What is a good ethnography of Parliament?

By Emma Crewe

Ethnography is a methodological and theoretical approach to studying social worlds. Doing ethnography does not require particular research techniques but is a process of prolonged engagement with a group of people to find out how they act, think, talk and relate to each other. Ethnographers’ understanding of subjectivity is distinct from positivistic approaches; rather than attempting to remove their influence on the research findings, they make this part of their research. Such reflexivity entails turning back on oneself, reflecting on how you are thinking and on how the social interaction between ethnographer and informant impacts on perception and interpretation.

Why might ethnography be useful for studying Parliament? There are problems with approaches that treat what informants say as straightforward data, especially politicians, who are mistresses and masters of representation. One of the specialties of ethnography is to study people’s claims and statements alongside or as part of their cultural practices, rituals and conversations. Contradictions become part of the study rather than something to be evaded. Even so, parliamentary ethnography is under-used. Scholars of politics in Europe have tried it out: Shirin Rai turning her attention to rituals, symbols and performance, and Marc Geddes using ethnographic methods to look at select committees in the UK. Such approaches remain rare.

Between 1998-2000, I embedded myself into the House of Lords, watching the way debate and law-making was ritualised, investigating the gaps and contradictions between ethos, rules and practices and seeing how these related to hierarchies. Rather than a normative account of roles, functions or impact, I painted a picture of relationships, power and culture. Despite an ethos of being independent-minded experts, a puzzling aspect of the Lords was the pattern of most party peers obeying the whip. Neither of the theories that still hold sway over political science – rational choice theory and institutionalism – could explain this. My surmise was that it is only when you see how politics is entangled with social networks and culture that peers’ relative obedience makes sense. Peers’ loyalty to party, and enmity towards the other parties, develops over years of everyday interaction – socialising, giving each other support on the green benches, committee or in party work, and arguing indignantly about the moral wickedness of opponents. In ethnographic research one begins with a research question, start asking and watching, test out interpretations, find your assumptions challenged, develop a new theory, ask more questions, and so on.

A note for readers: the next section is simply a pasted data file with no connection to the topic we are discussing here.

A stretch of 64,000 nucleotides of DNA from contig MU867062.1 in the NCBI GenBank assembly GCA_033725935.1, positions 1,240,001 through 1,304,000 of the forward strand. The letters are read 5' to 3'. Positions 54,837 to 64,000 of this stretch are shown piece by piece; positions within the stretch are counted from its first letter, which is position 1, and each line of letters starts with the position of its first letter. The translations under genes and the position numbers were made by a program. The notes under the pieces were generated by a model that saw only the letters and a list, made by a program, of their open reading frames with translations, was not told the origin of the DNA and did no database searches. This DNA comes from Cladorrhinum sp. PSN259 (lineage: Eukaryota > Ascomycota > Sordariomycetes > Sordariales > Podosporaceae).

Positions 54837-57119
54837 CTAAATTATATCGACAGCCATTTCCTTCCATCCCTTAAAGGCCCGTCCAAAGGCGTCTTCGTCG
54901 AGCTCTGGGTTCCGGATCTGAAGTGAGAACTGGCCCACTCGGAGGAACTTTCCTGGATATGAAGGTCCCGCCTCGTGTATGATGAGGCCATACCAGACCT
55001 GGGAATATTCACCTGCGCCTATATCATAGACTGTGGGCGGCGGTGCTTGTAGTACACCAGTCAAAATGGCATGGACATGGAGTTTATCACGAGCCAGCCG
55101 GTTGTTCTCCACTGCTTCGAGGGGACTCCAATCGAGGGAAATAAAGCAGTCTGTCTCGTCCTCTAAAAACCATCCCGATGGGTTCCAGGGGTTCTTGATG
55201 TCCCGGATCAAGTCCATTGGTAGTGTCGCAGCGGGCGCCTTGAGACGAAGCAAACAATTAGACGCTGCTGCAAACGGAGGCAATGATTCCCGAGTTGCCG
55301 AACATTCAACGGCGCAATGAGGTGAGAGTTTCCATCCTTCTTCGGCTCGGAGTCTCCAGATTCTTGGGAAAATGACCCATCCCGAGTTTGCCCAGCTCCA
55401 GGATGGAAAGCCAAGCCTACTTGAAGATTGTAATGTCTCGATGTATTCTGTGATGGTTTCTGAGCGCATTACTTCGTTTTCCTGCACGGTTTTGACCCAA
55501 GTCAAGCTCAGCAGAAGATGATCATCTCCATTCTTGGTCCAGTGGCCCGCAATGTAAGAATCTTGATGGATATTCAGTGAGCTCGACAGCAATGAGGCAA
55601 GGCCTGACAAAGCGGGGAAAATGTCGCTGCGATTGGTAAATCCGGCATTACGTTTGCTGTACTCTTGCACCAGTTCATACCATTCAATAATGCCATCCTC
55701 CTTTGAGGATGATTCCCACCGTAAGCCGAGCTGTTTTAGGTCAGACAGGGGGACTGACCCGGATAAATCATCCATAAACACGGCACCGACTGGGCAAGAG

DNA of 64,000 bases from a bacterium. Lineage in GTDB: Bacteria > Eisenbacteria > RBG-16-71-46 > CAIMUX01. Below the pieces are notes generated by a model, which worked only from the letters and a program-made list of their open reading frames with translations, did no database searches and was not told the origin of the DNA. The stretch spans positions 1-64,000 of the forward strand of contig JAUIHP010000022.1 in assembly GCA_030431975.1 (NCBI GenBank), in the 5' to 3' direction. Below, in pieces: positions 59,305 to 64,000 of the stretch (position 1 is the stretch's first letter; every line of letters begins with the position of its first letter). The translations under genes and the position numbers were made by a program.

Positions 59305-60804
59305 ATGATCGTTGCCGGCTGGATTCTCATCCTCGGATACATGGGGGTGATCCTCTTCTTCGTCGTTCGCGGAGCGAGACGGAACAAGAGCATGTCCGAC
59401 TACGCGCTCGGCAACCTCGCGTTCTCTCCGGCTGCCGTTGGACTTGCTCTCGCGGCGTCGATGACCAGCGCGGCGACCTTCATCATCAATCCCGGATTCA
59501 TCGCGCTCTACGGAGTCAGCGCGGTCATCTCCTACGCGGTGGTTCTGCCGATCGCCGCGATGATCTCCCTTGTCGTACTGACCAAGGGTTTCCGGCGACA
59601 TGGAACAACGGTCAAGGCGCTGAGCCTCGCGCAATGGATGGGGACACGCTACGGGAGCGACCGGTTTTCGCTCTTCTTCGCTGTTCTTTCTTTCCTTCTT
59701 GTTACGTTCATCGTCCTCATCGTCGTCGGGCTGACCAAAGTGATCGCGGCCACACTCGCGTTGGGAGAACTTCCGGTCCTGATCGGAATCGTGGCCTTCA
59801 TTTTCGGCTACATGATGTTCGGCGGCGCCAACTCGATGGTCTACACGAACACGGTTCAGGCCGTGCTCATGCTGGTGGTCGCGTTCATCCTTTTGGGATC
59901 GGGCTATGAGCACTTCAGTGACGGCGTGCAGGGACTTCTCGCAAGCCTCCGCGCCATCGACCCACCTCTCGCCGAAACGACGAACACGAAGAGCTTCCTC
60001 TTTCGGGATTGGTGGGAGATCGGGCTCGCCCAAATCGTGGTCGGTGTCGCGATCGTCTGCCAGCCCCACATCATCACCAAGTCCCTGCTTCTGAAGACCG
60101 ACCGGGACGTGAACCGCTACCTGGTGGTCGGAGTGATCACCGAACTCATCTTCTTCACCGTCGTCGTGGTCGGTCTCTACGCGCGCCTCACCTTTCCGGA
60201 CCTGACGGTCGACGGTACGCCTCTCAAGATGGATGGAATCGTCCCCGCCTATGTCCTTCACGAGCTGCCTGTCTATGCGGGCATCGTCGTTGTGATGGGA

I carried out fieldwork in the Commons between 2011-13 but this time confined myself to a focus on MPs’ work in Parliament and constituencies, why it varies between members and how it is changing. My book continues on the theme that politics is entangled with social and cultural life. For example, gender inequality persists in the politically competitive and more powerful lower house because it reflects broader trends in UK society. Entanglements vary according to the identity of the MP and change over time, so the demands of constituency have massively increased for all but vary according to gender. I mention these arguments to convey the sense that ethnography is about tackling puzzles, contrasting people’s statements and practices and finding patterns.

In both Houses, fieldwork consisted of six main techniques:

  1. I conducted semi-structured and unstructured interviews with checklists of questions in the Lords with 121 peers, 67 parliamentary staff or former staff, and 16 others (special advisers, journalists, spouses and MPs) and in the Commons with 44 MPs, 24 former MPs, 14 staff and 28 others (special advisers, peers, parliamentary candidates, MPs’ staff, civil servants, journalists, civil society representatives etc). The peers and MPs were roughly representative in terms of gender, length of service, party and position.
  2. I regularly observed debates in the chambers, select and public bill committees, both formal and informal and public and private peers’/MPs’ meetings, staff meetings, ceremonies and parliamentary videos, TV and media interviews, and weekly Cross-bench meetings in the Lords.
  3. I reviewed literature on Parliament: documents and articles, stories, blogs or tweets on both conventional and social media. I read transcripts of parliamentary proceedings, committee reports and policy statements, notices from whips and letters to both peers and MPs from citizens or constituents as well as academic work mainly by political scientists, biographies and diaries of politicians.